New York Times science reporter Andrew Revkin reports on the findings of an urgent meeting of crop scientists in Mexico on how to handle the spreading menace of a new wheat fungal disease.
The fungus Ug99 is spreading in Africa and Iran now and could go worldwide soon. As Revkin reports:
…scientists at the meeting, held at a branch of the nonprofit International Maize and Wheat Improvement Center, estimated that 90 percent of the wheat varieties planted by farmers around the world lack resistance to the rust variant, called Ug99 after its discovery in Uganda in 1999. But the scientists said that new wheat varieties (small pdf), developed as a result of an aggressive international breeding project, are not only resistant to the fungus but produce better yields than many conventional wheat types. The effort to develop and test the new strains has involved shuttling them from research centers in Syria and Mexico back to test plots in Africa, according to the organizers of the conference.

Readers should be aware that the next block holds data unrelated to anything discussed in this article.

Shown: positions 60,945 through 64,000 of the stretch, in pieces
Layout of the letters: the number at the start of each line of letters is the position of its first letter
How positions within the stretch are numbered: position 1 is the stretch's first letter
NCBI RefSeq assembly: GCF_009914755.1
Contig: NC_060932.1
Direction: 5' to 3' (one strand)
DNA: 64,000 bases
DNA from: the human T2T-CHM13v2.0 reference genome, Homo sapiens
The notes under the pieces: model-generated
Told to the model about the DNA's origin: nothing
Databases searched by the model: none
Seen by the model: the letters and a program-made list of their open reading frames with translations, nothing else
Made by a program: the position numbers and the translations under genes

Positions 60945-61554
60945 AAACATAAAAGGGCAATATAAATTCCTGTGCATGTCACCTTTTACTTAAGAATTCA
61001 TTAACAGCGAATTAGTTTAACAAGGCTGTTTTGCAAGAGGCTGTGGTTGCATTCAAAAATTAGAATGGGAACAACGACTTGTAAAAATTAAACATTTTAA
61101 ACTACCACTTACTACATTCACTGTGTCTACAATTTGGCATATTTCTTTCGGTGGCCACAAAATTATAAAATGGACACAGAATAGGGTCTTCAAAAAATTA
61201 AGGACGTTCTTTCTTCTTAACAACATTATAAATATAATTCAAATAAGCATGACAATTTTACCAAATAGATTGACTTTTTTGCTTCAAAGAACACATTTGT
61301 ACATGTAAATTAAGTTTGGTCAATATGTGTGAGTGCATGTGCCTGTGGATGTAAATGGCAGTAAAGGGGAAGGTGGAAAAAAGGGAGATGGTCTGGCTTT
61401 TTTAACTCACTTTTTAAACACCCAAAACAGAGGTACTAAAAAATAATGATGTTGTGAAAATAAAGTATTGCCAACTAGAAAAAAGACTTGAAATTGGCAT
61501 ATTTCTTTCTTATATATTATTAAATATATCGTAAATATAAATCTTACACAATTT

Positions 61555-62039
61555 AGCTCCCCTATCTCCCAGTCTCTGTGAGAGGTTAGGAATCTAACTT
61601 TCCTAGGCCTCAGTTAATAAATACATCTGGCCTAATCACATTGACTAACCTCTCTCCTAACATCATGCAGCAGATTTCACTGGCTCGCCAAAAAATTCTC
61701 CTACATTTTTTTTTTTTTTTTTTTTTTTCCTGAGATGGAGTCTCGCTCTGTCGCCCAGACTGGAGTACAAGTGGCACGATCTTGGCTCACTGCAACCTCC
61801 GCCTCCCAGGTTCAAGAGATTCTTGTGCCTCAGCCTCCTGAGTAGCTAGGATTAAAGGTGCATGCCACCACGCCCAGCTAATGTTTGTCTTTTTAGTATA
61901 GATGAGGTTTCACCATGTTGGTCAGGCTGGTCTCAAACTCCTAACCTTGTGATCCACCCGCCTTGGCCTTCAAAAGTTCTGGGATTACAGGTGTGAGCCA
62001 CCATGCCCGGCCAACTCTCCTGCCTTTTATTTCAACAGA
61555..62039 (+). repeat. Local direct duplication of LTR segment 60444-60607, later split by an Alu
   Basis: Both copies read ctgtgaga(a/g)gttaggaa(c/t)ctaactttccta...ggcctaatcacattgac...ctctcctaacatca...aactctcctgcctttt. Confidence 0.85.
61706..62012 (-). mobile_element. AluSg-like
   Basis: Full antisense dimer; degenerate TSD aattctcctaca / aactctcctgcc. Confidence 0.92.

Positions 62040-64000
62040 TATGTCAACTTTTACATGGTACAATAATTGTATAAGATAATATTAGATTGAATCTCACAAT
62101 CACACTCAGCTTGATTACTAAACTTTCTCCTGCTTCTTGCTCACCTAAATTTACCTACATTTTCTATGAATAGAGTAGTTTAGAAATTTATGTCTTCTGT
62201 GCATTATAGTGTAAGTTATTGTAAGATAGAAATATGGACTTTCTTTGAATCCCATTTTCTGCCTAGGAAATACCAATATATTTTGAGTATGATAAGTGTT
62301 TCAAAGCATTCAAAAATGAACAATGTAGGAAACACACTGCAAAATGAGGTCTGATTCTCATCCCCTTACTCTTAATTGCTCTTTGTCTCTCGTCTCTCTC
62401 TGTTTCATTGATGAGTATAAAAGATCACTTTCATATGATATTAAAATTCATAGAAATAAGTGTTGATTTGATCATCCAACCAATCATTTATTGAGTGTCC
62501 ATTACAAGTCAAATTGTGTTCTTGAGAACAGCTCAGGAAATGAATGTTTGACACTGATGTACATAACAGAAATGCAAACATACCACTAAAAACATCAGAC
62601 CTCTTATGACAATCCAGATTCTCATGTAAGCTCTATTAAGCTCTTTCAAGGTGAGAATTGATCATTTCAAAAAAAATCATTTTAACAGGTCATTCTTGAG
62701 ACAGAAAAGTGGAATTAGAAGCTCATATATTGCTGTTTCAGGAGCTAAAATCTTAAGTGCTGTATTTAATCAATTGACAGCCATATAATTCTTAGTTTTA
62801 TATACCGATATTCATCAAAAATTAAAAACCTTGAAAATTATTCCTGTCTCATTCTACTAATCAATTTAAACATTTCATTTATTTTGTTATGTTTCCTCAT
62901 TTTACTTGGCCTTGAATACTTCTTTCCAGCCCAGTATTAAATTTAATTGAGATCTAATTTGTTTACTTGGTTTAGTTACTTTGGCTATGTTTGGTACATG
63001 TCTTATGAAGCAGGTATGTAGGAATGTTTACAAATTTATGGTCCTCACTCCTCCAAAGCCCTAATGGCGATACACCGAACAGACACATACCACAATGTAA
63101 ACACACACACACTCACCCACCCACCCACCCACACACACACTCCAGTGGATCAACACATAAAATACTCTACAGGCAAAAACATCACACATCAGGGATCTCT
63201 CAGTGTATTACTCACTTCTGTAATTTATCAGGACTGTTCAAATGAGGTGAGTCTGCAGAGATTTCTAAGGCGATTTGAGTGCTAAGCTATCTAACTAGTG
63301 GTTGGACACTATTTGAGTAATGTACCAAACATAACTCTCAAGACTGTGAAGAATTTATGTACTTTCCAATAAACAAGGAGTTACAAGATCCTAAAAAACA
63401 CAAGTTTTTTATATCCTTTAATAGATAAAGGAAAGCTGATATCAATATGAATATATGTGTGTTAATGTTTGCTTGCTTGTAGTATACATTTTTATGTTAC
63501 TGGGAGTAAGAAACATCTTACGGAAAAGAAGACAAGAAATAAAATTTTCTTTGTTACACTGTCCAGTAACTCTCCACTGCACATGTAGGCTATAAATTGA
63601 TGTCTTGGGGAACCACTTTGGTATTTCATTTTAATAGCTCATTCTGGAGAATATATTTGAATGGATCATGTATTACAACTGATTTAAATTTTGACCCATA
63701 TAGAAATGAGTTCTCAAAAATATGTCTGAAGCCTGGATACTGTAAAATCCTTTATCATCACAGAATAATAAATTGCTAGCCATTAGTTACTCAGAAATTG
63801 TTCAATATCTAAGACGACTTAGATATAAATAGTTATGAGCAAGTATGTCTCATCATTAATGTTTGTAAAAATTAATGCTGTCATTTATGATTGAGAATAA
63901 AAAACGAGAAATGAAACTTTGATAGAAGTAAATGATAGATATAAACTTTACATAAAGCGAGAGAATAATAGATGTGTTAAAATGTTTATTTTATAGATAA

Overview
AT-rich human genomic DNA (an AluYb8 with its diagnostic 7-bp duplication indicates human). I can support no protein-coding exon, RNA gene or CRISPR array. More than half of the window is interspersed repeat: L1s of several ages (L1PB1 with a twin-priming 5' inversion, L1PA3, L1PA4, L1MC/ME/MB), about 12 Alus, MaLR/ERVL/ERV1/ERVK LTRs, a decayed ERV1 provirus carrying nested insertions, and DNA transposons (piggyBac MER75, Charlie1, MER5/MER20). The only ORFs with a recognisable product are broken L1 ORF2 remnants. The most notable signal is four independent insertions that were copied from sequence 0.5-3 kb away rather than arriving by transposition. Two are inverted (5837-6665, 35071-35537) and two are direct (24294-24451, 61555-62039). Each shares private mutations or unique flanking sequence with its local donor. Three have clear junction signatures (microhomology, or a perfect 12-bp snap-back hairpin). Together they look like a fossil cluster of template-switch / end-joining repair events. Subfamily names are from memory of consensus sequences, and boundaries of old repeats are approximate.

As Revkin explains, the researchers have identified genes that confer resistance to the fungus on wheat and are engaged in a crash program using conventional crop breeding methods to create new rust-resistant varieties. As I reported earlier the researchers are constrained to use conventional methods because of opposition by activists to using faster modern biotech gene-transfer techniques.
Visit Revkin's Dot Earth blog here for more details.